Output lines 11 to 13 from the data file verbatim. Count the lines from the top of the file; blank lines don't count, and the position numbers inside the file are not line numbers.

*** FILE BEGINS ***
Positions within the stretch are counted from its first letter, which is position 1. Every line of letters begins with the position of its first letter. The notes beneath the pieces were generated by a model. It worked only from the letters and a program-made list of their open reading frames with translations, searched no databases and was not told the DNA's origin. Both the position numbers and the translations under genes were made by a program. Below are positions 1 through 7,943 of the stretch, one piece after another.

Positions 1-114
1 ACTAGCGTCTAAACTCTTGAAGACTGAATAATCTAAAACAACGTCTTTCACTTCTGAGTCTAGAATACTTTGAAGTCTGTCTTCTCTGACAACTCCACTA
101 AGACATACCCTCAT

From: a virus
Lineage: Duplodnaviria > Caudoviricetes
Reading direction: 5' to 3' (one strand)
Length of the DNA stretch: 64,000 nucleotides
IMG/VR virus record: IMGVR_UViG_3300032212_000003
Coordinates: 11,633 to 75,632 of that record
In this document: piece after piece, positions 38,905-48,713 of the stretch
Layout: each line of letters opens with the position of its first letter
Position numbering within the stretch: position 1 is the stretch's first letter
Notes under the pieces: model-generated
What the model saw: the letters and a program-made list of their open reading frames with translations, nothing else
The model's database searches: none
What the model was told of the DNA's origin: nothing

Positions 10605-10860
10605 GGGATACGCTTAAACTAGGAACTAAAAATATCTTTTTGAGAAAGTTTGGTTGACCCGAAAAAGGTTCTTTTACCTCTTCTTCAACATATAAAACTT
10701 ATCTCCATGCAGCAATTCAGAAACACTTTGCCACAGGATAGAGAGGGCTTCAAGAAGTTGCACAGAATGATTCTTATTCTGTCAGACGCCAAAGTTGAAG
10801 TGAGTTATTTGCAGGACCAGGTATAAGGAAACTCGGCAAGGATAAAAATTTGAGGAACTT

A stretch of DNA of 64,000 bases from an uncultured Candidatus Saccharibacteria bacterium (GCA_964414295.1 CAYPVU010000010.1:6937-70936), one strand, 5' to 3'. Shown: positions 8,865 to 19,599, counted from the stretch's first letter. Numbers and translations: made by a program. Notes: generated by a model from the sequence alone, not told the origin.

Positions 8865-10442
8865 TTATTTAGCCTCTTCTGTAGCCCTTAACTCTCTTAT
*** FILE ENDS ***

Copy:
In this document: piece after piece, positions 38,905-48,713 of the stretch
Layout: each line of letters opens with the position of its first letter
Position numbering within the stretch: position 1 is the stretch's first letter